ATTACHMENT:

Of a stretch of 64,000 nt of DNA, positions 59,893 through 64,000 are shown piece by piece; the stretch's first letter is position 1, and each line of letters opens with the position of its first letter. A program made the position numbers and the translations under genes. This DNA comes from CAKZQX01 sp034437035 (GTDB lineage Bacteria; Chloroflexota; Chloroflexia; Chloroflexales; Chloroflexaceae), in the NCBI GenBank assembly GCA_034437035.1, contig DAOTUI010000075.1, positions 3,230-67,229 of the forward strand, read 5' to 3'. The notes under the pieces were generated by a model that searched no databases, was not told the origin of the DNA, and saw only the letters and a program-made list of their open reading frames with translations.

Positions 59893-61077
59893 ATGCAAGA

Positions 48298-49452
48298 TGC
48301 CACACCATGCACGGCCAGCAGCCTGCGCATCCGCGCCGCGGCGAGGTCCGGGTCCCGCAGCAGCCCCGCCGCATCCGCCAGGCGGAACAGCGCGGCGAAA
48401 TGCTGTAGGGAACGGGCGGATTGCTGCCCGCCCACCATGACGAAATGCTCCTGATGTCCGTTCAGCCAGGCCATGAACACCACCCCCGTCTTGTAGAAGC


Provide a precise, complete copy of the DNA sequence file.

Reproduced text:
Of a stretch of 64,000 nt of DNA, positions 59,893 through 64,000 are shown piece by piece; the stretch's first letter is position 1, and each line of letters opens with the position of its first letter. A program made the position numbers and the translations under genes. This DNA comes from CAKZQX01 sp034437035 (GTDB lineage Bacteria; Chloroflexota; Chloroflexia; Chloroflexales; Chloroflexaceae), in the NCBI GenBank assembly GCA_034437035.1, contig DAOTUI010000075.1, positions 3,230-67,229 of the forward strand, read 5' to 3'. The notes under the pieces were generated by a model that searched no databases, was not told the origin of the DNA, and saw only the letters and a program-made list of their open reading frames with translations.

Positions 59893-61077
59893 ATGCAAGA

Positions 48298-49452
48298 TGC
48301 CACACCATGCACGGCCAGCAGCCTGCGCATCCGCGCCGCGGCGAGGTCCGGGTCCCGCAGCAGCCCCGCCGCATCCGCCAGGCGGAACAGCGCGGCGAAA
48401 TGCTGTAGGGAACGGGCGGATTGCTGCCCGCCCACCATGACGAAATGCTCCTGATGTCCGTTCAGCCAGGCCATGAACACCACCCCCGTCTTGTAGAAGC